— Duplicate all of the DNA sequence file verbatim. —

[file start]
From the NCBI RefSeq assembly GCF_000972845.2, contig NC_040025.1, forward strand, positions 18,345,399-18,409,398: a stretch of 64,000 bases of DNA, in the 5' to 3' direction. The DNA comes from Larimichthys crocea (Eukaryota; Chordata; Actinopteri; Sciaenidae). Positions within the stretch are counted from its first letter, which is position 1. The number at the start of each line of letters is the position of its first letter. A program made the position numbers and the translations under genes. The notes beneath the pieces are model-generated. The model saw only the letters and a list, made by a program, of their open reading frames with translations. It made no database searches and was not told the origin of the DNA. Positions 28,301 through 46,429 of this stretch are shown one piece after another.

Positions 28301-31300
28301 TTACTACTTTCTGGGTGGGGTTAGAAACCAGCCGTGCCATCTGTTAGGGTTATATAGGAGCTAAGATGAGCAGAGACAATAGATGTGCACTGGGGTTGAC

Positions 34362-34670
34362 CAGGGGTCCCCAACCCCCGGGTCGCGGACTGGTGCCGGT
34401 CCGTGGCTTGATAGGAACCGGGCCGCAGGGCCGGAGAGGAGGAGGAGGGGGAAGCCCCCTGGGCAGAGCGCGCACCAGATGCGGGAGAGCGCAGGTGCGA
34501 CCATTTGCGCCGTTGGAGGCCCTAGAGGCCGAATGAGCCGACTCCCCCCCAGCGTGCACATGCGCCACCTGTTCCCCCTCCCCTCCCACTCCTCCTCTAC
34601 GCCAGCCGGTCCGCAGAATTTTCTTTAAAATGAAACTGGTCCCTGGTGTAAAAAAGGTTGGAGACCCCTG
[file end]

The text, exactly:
From the NCBI RefSeq assembly GCF_000972845.2, contig NC_040025.1, forward strand, positions 18,345,399-18,409,398: a stretch of 64,000 bases of DNA, in the 5' to 3' direction. The DNA comes from Larimichthys crocea (Eukaryota; Chordata; Actinopteri; Sciaenidae). Positions within the stretch are counted from its first letter, which is position 1. The number at the start of each line of letters is the position of its first letter. A program made the position numbers and the translations under genes. The notes beneath the pieces are model-generated. The model saw only the letters and a list, made by a program, of their open reading frames with translations. It made no database searches and was not told the origin of the DNA. Positions 28,301 through 46,429 of this stretch are shown one piece after another.

Positions 28301-31300
28301 TTACTACTTTCTGGGTGGGGTTAGAAACCAGCCGTGCCATCTGTTAGGGTTATATAGGAGCTAAGATGAGCAGAGACAATAGATGTGCACTGGGGTTGAC

Positions 34362-34670
34362 CAGGGGTCCCCAACCCCCGGGTCGCGGACTGGTGCCGGT
34401 CCGTGGCTTGATAGGAACCGGGCCGCAGGGCCGGAGAGGAGGAGGAGGGGGAAGCCCCCTGGGCAGAGCGCGCACCAGATGCGGGAGAGCGCAGGTGCGA
34501 CCATTTGCGCCGTTGGAGGCCCTAGAGGCCGAATGAGCCGACTCCCCCCCAGCGTGCACATGCGCCACCTGTTCCCCCTCCCCTCCCACTCCTCCTCTAC
34601 GCCAGCCGGTCCGCAGAATTTTCTTTAAAATGAAACTGGTCCCTGGTGTAAAAAAGGTTGGAGACCCCTG